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By Sarah Hapgood

“It’s been a funny old trip this one”, said Hillyard, who was talking to Ransey down in the boiler room the following day “Apart from that brief stopover in Peridot we’ve not seen a soul since we left Zilligot Bay. You can’t count Pabbio and that dismal lot on Mud Island”.

“And yet we haven’t actually missed seeing anyone”, said Ransey “I mean, we’re not desperate for civilisation, except perhaps from the fresh supplies point of view”.

“It’s going to be harder and harder to find anyone who’ll accept us I suppose”, said Hillyard “This is the way it is now. But we’re nothing if not adaptable”.

“Hey!” Joby shouted down through the hatchway “Listen up, ’cos I don’t wanna have to repeat meself”.

“Can’t you come down here?” said Ransey.

“He probably can’t manage the steps in his delicate condition”, said Hillyard “He’s all fragile after what Adam did to him yesterday”.

“I said listen up”, said Joby “Bardin wants to stop the engines. We’ve found an area we can rest at for a bit”.

“Did he say anything else?” said Hillyard.

“I was just told to pass that bit on”, said Joby, waspishly “Anyone would think I was the bleedin’ messenger boy round here. Go and tell Hillyard to stop the engines, he said in a really high-handed way”.

“Well it serves you right for slapping his arse!” said Hillyard.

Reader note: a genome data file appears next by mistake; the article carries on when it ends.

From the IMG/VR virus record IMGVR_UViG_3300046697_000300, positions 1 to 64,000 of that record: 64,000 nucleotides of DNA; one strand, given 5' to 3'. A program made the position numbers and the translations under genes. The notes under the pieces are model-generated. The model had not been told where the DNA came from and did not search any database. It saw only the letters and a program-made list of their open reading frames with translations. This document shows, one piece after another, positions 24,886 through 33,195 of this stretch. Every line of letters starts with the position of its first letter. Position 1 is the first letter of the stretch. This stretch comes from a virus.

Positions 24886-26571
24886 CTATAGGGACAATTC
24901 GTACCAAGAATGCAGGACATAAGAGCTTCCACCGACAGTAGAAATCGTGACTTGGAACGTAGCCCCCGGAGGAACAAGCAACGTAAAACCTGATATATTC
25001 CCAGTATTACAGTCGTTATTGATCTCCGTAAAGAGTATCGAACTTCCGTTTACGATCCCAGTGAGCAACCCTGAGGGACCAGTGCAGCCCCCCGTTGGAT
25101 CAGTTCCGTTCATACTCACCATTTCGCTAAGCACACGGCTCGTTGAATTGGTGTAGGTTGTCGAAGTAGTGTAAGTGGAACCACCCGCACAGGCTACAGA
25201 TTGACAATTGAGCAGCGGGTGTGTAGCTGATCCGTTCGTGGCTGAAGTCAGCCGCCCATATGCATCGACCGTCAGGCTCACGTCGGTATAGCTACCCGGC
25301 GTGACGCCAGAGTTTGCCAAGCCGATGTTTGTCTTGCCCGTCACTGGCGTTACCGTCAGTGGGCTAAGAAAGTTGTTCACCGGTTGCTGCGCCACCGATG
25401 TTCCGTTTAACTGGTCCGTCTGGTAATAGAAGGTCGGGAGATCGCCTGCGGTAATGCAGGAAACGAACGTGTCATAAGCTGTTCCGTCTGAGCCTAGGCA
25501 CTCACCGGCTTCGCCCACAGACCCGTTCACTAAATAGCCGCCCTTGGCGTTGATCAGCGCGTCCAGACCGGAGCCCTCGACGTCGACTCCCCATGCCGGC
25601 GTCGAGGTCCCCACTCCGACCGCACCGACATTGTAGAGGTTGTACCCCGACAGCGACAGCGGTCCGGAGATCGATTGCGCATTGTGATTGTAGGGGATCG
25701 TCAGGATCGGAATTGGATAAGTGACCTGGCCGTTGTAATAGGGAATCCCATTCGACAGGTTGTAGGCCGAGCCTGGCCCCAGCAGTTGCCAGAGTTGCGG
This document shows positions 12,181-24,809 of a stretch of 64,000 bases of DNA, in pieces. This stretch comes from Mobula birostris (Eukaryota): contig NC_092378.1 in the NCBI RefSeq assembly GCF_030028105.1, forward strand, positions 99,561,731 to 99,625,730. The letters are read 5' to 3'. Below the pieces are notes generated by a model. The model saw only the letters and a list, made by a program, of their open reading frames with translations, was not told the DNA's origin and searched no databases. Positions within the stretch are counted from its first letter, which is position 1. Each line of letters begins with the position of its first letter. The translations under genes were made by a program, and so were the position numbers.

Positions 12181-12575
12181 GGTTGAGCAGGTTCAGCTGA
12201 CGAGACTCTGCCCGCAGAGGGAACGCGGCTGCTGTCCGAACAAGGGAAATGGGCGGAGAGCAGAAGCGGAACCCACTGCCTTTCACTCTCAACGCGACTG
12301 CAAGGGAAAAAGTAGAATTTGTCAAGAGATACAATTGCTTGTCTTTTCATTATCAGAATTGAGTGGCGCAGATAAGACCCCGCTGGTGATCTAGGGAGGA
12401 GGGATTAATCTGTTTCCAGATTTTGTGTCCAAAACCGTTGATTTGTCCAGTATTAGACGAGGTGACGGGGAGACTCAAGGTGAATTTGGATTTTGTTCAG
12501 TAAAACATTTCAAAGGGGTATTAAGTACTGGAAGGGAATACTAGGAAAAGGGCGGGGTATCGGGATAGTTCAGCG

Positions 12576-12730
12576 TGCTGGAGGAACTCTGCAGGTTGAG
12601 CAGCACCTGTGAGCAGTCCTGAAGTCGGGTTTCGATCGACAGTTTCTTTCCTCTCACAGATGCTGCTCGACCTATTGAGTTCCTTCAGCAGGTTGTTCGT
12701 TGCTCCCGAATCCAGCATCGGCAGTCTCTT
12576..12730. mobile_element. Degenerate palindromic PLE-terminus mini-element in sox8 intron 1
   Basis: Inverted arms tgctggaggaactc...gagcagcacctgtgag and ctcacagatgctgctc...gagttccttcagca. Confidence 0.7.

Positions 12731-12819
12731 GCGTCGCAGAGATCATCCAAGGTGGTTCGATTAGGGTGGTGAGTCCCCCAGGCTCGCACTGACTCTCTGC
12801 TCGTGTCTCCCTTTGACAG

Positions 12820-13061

“Do we have to put our monks’ costumes on now, Bardy?” said Bengo.

“There is scarcely much point when there is no one here!” said Bardin.

They were standing with most of the others up on the main deck, scanning the beautiful sweep of the bay. The isolated beach was offset by a range of rolling peat hills. The only sign that there had once been any human habitation here at all were the ruins of an old fishermen’s cottage, minus its roof. It was all bleakly, austerely beautiful.

“We won’t be able to get much here”, Bardin went on, now addressing everyone “Except fish, and peat for the fires, but we can pause for a little while, and exercise the animals”.

Bardin marshalled the other clowns into collecting buckets and spades from below deck.

“We’ll collect enough peat”, he said “And then we won’t have to worry about kindling for the fires for a while”.

“Nobody else was worrying about it, Bardy”, said Bengo, who - as kitchen staff - was considered to be sacrosanct and exempt from peat-digging duty “Except you!”

“I do wish Bardin wouldn’t be quite so stern with the other clowns”, Adam was saying when Bengo returned to the galley “It must hurt their feelings sometimes”.

“Don’t worry about them”, said Bengo “They haven’t got any!”

“Oh now Bengo really!” said Adam.

“It’s payback time”, said Bengo “For all the awful things they did to us in the past”.

“Which you no doubt richly deserved”, said Joby.

“I had a terrible shock just now”, said Adam “I saw Hoowie”.

“Yeah well admittedly that’s not for the faint-hearted”, said Joby “But you should be used to the sight of him by now!”

“No I mean he looks so thin in the face”, said Adam.

“He’s a bean-pole, Ad”, said Joby “He always has been. You’ll be suddenly noticing Kieran’s thin next!”

“What I am saying is that he seems to have got even thinner”, said Adam.

“I hope you’re not casting any aspersions there”, said Joby “We give ‘em, 3 square meals a day, plus an endless supply of those ruddy oatcakes. If they don’t fill ‘em up, nothing will! I sometimes think if we get attacked by anybody again, we could use ‘em as lethal missiles!”

“It’s just that, in spite of that, everybody’s still losing weight”, Adam insisted.

“Hillyard isn’t”, said Joby.

“His stomach might be a bit smaller”, said Bengo.

“Well that’s gotta be a good thing surely!” said Joby, in exasperation “Anyway, I haven’t exactly noticed you suddenly becoming all size double zero”.